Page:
Rustenburg — The strike at Lonmin's Marikana mine was re-defined as a criminal act to allow for violence against the workers, the Farlam commission of inquiry heard on Wednesday.
This was the argument put forward by Dali Mpofu, acting for those injured and arrested during the violent strikes at the North West mine in August last year.
"We are going to argue... that these e-mails...constitute concerted pressure that was being put, among others, on the police and firstly on government to not call [the strike] labour-related, but a criminal action," he said in the commission's hearings in Rustenburg, North West.
"And that was a platform from which it would be easier to inflict violence upon the strikers."
Mpofu was referring to e-mails exchanged by Lonmin director Cyril Ramaphosa and other senior Lonmin managers on August 15, the day before 34 workers were killed at Marikana.
In one of them, Lonmin chief commercial officer Albert Jamieson described how, during a radio interview, Mineral Resources Minister Susan Shabangu described the unrest at Marikana as a wage dispute.
"Not sure who briefed her. We are waiting to talk to her, and although not too damaging, it's also not too helpful," he wrote.
He wrote that the situation amounted to civil unrest which could not be resolved without political intervention, and needed to be stabilised by the police or army.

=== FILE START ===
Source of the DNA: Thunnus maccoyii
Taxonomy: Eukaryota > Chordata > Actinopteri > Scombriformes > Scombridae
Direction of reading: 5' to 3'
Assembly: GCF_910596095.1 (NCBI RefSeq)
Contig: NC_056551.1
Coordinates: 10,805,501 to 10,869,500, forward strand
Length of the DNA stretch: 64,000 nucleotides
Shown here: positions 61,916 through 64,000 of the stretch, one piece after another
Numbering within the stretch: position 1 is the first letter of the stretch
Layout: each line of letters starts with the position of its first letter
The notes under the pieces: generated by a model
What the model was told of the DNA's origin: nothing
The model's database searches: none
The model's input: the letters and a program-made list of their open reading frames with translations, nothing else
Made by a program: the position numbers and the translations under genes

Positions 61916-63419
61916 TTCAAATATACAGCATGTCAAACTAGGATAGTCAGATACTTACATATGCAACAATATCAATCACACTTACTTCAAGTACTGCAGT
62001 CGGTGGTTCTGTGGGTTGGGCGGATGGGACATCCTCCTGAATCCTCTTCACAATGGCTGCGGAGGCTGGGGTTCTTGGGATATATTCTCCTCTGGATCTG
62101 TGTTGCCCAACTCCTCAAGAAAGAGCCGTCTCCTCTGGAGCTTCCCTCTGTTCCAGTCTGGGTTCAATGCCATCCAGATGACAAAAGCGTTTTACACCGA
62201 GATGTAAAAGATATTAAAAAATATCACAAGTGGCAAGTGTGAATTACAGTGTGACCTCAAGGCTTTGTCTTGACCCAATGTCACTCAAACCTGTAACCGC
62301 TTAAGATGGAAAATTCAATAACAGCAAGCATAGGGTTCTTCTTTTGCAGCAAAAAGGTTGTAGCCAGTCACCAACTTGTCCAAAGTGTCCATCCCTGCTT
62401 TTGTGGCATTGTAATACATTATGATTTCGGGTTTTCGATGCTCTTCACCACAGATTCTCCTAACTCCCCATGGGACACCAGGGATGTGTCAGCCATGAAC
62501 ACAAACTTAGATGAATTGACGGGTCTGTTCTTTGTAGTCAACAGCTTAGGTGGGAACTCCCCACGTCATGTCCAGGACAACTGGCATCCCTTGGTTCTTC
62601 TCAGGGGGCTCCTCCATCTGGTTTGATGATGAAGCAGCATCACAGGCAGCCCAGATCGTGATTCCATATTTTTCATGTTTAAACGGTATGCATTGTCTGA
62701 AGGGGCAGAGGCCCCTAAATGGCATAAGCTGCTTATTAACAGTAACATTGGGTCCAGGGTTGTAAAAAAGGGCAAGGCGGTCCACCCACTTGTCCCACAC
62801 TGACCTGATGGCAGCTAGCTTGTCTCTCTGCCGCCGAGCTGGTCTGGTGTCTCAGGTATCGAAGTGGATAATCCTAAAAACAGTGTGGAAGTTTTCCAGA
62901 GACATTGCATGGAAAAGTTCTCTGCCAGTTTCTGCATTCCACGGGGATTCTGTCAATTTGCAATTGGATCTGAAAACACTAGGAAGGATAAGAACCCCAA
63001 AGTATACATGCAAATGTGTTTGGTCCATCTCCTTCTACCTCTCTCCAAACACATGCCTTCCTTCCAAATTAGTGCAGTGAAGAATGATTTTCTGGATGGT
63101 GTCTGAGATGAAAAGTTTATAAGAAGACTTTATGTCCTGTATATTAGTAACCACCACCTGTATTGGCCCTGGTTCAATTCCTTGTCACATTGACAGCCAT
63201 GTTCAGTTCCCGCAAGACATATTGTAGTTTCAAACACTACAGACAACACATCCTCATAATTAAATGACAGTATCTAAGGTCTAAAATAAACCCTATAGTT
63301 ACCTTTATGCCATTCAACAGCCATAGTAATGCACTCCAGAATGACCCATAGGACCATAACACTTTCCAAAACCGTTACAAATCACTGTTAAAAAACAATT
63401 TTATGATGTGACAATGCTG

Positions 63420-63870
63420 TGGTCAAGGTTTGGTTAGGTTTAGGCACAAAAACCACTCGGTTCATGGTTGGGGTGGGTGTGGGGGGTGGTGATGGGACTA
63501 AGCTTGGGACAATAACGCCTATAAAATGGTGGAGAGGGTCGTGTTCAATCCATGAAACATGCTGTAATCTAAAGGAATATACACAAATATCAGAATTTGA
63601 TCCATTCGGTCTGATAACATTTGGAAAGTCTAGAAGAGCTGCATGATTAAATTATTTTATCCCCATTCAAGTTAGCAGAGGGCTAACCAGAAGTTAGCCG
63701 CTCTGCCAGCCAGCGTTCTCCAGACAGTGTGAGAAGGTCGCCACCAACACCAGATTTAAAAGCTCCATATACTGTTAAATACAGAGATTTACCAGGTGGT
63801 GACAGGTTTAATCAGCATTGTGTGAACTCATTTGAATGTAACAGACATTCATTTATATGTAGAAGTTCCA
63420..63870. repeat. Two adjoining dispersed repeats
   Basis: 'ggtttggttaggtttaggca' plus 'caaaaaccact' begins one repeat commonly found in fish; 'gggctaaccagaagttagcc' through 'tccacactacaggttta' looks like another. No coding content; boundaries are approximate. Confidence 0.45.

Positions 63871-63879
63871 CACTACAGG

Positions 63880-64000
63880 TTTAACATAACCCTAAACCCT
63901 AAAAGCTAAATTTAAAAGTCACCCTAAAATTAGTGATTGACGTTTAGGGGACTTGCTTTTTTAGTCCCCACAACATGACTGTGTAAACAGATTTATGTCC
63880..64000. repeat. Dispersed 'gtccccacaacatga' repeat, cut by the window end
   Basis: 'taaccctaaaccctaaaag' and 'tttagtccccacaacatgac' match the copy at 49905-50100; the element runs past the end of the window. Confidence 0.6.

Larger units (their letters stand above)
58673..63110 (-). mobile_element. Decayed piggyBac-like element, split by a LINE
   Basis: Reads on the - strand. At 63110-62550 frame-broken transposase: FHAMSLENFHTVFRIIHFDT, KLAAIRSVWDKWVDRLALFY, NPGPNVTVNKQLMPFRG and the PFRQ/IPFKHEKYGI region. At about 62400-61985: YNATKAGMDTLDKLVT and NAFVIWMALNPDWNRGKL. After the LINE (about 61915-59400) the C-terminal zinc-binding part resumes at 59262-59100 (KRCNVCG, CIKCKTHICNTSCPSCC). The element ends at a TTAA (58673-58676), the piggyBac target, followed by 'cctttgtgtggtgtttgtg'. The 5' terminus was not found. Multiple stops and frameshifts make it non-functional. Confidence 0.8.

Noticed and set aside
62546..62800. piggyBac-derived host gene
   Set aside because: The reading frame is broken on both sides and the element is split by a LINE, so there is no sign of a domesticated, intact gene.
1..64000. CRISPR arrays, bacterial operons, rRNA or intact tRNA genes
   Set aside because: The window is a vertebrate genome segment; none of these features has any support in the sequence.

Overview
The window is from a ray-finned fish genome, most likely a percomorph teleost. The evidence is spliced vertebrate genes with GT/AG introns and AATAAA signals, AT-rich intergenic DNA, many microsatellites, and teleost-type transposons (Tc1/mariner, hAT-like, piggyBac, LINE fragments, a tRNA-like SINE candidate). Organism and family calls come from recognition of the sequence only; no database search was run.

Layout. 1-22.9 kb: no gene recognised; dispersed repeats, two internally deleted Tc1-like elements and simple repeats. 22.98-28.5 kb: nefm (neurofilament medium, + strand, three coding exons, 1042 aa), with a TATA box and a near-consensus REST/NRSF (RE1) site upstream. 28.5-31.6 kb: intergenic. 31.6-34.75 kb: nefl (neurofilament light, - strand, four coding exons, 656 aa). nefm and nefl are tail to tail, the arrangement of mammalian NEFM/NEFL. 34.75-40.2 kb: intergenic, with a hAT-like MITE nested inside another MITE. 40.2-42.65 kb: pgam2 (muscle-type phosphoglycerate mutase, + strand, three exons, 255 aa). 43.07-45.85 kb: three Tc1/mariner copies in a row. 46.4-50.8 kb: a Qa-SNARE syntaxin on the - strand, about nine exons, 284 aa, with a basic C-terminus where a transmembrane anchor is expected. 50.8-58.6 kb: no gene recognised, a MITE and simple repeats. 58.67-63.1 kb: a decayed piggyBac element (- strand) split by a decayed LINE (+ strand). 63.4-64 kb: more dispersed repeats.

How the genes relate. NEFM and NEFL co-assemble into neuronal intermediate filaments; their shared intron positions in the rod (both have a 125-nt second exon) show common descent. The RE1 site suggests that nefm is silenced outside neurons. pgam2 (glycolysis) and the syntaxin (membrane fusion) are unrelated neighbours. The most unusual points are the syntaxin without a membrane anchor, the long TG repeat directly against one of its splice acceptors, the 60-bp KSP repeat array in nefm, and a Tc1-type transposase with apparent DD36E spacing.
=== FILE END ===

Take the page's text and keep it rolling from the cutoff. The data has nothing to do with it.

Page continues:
Ramaphosa responded he would talk to Shabangu.
"The terrible events that have unfolded cannot be described as a labour dispute. They are plainly dastardly criminal and must be characterised as such. In line with this characterisation there needs to be concomitant action to address this situation," he wrote.
Later Ramaphosa wrote back to inform them he had spoken to Shabangu in Cape Town.
"She agrees that what we are going through is not a labour dispute but a criminal act. She will correct her characterisation of what we are experiencing."
He went on to say Shabangu would go to Cabinet, and brief President Jacob Zuma, and get Police Minister Nathi Mthethwa to act.
Mpofu was questioning National Union of Mineworkers (NUM) president Senzeni Zokwana on the e-mails and the change in the strike's characterisation in such a short period of time.
Mpofu argued that pressure exerted by these senior Lonmin managers helped change the conception of strike from a "labour dispute" to a "criminal act" within a few hours.
Zokwana disagreed. He said the fact that Shabangu changed her mind did not mean she bowed to pressure from Lonmin.
"They might know something we don't know here."
Mpofu went on to say the change in characterisation made it easier for the police and army to be called in to deal with the strike.
Zokwana said he was not in a position to respond.
"Police and Lonmin were better placed to answer."
The commission is investigating the 34 deaths on August 16, when 78 people were also wounded, and 10 deaths, including those of two policemen and two security guards, in the preceding week.